Gender and Justice in the Eighteenth-Century Scottish Highlands: Women in the sheriff court of Inverness, 1748-1800

Lead Research Organisation: University of Stirling
Department Name: History and Politics


Women appeared in court in eighteenth-century Scotland as complainants, defendants and witnesses, but we know relatively little about their treatment and experience by comparison with men. This project will make the sheriff court records of Inverness substantially more accessible to researchers, and will then analyse the female presence and voices they contain. It will explain what court processes and assumptions hindered and helped women of different statuses and roles, and so transform our understanding of social and legal attitudes to women in the Scottish Highlands during the Enlightenment-questions still globally current in our own time.

The project will illuminate the nexus between gender history, legal history, Highland social history and the Enlightenment, and so transform our knowledge of the social construction of gender in this context and expand our understanding of the social construction of gender more broadly. Long-held popular views of Scottish Highland women in the eighteenth century either as romanticised, exotic creatures or as poverty-stricken, ignorant natives, are being dismantled by recent scholarship, and so we are beginning to recover an understanding of women's agency in the Highlands in this period. Further, there has been increasing interest in both the participation of women in the Scottish Enlightenment and of the discussion by Scottish Enlightenment philosophers of the nature and place of women in society. The law was also a major interest of Enlightenment philosophers, and Highland society fascinated both theorists and travellers.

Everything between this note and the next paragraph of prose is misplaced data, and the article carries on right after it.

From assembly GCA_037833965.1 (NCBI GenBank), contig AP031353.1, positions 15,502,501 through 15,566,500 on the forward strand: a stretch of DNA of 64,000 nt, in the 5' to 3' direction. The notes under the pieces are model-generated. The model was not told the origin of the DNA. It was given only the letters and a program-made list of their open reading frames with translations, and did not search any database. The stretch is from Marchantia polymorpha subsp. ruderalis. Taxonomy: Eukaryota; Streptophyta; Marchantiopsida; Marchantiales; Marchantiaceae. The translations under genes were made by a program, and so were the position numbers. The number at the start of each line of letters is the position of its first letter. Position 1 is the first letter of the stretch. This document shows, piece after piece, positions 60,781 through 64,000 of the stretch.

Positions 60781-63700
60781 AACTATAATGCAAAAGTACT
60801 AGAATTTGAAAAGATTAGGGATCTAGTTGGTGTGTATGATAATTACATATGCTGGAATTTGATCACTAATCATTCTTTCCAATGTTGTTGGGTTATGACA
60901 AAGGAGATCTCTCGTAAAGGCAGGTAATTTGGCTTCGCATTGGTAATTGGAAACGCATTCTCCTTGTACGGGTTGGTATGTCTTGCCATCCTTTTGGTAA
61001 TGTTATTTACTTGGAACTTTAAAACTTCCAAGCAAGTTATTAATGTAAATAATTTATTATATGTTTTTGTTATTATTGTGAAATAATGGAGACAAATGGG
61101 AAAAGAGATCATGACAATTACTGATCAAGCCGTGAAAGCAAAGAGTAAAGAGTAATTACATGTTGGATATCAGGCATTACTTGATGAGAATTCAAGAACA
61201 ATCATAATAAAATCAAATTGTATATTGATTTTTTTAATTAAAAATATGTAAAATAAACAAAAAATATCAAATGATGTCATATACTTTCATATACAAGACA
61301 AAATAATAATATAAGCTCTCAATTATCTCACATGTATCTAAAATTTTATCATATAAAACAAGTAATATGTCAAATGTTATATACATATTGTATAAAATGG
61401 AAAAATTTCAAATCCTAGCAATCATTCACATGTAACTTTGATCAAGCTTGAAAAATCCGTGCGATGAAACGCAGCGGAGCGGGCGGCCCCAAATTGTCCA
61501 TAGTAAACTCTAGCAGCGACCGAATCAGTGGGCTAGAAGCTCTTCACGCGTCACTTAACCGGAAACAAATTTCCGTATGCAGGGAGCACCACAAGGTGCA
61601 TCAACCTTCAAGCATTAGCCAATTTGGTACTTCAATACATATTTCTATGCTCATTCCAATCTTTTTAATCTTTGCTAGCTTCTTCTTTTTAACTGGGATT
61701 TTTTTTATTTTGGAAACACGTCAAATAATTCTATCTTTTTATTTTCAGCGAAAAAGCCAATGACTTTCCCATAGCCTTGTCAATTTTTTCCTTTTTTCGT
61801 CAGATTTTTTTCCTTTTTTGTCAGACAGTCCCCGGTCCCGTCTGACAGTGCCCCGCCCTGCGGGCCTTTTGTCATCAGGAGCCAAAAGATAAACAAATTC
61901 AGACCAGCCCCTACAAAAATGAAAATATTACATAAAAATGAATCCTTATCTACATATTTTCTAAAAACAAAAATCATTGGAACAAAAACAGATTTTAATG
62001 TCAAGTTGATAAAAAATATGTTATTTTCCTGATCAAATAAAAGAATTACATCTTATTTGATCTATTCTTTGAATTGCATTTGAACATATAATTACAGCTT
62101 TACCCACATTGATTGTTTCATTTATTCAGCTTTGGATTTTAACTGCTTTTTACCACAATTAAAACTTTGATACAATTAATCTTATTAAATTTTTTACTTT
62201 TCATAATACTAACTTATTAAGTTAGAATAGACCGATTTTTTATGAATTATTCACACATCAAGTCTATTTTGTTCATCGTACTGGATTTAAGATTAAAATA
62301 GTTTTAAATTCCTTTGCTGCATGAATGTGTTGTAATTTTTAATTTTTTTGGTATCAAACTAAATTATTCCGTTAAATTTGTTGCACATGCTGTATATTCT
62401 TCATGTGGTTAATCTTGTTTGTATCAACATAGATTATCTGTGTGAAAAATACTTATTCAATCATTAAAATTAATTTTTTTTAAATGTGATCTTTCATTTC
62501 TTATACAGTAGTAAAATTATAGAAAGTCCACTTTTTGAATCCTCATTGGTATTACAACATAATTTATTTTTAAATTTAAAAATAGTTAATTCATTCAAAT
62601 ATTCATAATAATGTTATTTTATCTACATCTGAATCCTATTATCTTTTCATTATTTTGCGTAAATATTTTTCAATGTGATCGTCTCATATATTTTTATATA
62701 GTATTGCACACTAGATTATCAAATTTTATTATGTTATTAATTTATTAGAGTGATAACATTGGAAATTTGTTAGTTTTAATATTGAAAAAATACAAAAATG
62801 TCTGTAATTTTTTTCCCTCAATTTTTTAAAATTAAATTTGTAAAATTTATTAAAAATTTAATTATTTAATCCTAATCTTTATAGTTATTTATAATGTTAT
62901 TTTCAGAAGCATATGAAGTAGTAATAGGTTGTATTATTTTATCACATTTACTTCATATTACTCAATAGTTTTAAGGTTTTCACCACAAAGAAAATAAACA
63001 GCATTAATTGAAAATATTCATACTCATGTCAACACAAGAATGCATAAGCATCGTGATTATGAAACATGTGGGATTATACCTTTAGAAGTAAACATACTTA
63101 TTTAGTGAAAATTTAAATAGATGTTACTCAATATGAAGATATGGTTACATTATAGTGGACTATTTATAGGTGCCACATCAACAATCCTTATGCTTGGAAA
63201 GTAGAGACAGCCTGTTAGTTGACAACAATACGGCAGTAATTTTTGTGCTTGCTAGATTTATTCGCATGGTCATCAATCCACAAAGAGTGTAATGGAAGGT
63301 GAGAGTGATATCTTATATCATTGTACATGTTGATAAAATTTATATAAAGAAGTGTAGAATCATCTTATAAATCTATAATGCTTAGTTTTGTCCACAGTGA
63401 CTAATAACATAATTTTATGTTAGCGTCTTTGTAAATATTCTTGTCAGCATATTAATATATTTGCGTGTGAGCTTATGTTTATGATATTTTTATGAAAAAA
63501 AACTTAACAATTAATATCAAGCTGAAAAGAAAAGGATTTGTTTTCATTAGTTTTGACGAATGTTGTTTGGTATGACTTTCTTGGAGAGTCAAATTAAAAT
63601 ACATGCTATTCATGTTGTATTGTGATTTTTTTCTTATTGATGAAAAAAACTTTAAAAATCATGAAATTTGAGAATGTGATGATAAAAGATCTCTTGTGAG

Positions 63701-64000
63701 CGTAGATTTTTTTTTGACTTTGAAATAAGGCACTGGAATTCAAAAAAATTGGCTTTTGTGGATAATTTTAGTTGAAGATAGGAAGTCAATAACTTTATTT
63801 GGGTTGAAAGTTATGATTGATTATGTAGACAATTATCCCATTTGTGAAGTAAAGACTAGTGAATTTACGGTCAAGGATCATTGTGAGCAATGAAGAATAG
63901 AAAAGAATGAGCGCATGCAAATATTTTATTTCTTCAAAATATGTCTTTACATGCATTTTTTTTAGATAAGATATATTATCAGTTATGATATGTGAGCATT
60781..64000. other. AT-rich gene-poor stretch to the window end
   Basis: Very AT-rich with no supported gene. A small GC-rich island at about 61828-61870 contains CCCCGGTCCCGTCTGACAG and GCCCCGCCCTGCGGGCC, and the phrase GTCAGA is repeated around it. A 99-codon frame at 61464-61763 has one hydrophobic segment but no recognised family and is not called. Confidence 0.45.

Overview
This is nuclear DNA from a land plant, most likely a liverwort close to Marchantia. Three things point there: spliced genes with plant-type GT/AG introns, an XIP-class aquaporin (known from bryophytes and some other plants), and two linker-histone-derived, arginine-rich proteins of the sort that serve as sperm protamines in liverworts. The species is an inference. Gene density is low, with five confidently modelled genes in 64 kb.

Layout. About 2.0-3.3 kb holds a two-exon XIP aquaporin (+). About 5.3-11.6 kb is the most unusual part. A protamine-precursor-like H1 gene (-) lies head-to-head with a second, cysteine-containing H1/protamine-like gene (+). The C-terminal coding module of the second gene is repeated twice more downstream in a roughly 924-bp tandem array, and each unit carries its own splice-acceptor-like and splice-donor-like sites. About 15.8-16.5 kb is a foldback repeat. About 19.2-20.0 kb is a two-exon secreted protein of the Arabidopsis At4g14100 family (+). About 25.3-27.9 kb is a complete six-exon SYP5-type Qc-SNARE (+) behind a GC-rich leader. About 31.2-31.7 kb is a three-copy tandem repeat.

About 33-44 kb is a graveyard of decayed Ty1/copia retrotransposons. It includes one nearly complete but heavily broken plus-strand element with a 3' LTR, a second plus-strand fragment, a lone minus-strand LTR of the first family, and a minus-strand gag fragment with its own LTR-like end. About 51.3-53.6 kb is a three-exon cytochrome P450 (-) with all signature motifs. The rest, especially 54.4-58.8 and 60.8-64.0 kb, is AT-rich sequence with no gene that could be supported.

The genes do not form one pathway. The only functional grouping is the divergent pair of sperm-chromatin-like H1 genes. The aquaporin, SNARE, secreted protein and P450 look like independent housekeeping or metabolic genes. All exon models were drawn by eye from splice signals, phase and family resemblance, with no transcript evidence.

This project will therefore build on the work of scholarship in the field of gender and law in this period and others, for other regions of Britain and Scotland, and it will deepen our understanding of the roles and agency of Highland women, and of social attitudes to women in the Highlands. By sorting and cataloguing the Inverness sheriff court records, which are held by the National Records of Scotland, the student will make these records much more easily accessible to academic researchers and members of the public interested in local and family history, as well as gaining exceptional training in archival work to professional standards.


10 25 50